subtractiveLAD: Where The Land Meets The Sky

Though Stephen Hummel's fifth subtractiveLAD album is a double-disc set, its second half—three long tracks of “classically-influenced ambient”—is being pitched as a “bonus” disc that's only included in the first 1000 copies of the release. That's a bit of a shame because every copy of the release should include both parts, the two together constituting a seemingly definitive artistic encapsulation of Hummel's subtractiveLAD style.

Splitting the release in this manner might suggest that Hummel's would include the aggressive pieces on disc one and the quieter material on two but, in fact, the first half features multiple examples of both styles. The bruising opener, “Through the Trees,” gets things moving with a powerful dose of downtempo post-rock built from live (or at least live-sounding) drums, electric guitar, and synthesizers. Presenting an immediate contrast, “Away From Brightness” transports the listener to a heavenly realm via long, sweeping trails of synthetic washes and stirring tones. Subsequent pieces are as, if not more, grandiose in ambient soundscaping style, their panoramic character reflected in track titles such as “Falling Out Of the Sky” and “Something Like a Star.” Contrasts abound: “A Cloudless Distance” gathers force like a supernova, its synthetic layers swelling into an immense mass, unlike “Something Like a Star” and the elegiac outro “Till Break of Day” which are about as peaceful and tranquil as one could imagine. Throughout the disc, layers of analogue synthesizers, post-rock drumming, and slow-burning guitars come together in settings that at moments call to mind the work of Robin Guthrie, Tangerine Dream, and others. Hummel covers multiple bases, including epic ambient sweep (“Away From Brightness”) and stillness (“Each Other In Darkness”), shoegaze-IDM (“The Slender Stem”), and shoegaze-post-rock (“Filament”) in the first half. Much like Hummel's previous albums, disc one of Where The Land Meets The Sky unfolds like a carefully-conceived travelogue with the listener exposed to set-pieces of varying moods.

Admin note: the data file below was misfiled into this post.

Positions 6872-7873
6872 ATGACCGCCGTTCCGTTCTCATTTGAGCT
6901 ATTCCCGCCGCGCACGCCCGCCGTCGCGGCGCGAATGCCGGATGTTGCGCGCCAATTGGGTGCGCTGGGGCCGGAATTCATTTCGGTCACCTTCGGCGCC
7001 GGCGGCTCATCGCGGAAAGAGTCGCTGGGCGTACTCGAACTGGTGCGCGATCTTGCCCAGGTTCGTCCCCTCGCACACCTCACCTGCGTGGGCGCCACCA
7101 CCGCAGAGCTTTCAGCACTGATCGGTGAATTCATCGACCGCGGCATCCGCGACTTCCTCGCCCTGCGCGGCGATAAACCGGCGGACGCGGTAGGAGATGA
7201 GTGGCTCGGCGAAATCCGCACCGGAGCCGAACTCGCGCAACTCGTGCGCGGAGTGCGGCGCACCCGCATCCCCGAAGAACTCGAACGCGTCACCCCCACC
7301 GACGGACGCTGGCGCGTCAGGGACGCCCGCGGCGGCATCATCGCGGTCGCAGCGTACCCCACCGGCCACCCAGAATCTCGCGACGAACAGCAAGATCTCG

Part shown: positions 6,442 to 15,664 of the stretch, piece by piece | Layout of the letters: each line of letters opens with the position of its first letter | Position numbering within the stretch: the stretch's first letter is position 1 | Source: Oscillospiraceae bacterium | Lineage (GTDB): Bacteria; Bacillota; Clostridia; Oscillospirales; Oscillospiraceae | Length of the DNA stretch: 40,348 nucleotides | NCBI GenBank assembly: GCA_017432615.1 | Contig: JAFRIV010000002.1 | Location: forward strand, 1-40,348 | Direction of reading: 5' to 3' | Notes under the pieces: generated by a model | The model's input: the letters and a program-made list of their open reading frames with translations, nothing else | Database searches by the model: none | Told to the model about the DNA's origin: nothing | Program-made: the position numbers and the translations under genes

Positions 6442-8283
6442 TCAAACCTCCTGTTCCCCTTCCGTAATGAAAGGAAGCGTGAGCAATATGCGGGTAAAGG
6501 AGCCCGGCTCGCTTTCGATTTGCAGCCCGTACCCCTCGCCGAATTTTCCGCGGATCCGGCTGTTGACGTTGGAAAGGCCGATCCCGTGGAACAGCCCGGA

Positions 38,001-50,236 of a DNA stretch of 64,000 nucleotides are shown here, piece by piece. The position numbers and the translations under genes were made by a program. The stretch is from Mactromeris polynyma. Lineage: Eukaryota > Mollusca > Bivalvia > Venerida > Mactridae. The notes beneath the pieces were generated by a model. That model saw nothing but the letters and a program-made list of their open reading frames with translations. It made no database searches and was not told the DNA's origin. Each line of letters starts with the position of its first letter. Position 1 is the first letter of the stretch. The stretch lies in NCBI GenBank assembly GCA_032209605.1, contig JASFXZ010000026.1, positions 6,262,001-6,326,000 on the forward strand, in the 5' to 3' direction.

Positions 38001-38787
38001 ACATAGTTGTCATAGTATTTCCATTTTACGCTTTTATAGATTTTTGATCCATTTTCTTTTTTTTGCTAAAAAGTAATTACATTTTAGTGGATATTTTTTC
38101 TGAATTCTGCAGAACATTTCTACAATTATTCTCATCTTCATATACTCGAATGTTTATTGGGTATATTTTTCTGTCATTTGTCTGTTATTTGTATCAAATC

subtractiveLAD takes a total ambient plunge on the fifty-five-minute second disc with two of the three pieces exceeding the twenty-minute mark. Crystalline guitar masses ripple and drift across shimmering synthetic landscapes in Hummel's reverb-drenched material, the meditative style reminiscent of Before the Day Breaks / After the Night Falls, Guthrie's recent two-disc collaboration with Harold Budd. The juxtaposition of icy guitar shadings and warm synthetic backgrounds is mirrored in very title of “Embers and Snow,” which segues without pause into the equally time-suspending, synthesizer-oriented dronescape “In The Tall Grass.” The unexpected inclusion of delicate piano playing in “Nocturne” imbues the shimmering backdrop with naturalistic quality (much as Robert Wyatt's piano playing does in Music For Airports) and helps brings the recording to a pretty and dream-like resolution. As stated, the nearly-two-hour Where The Land Meets The Sky is as close to a definitive statement of the subtractiveLAD art as has been presented to date. It also bears mentioning that with the release Hummel realizes n5MD's “emotionally experimental music” credo in grand and seemingly effortless style.

April 2009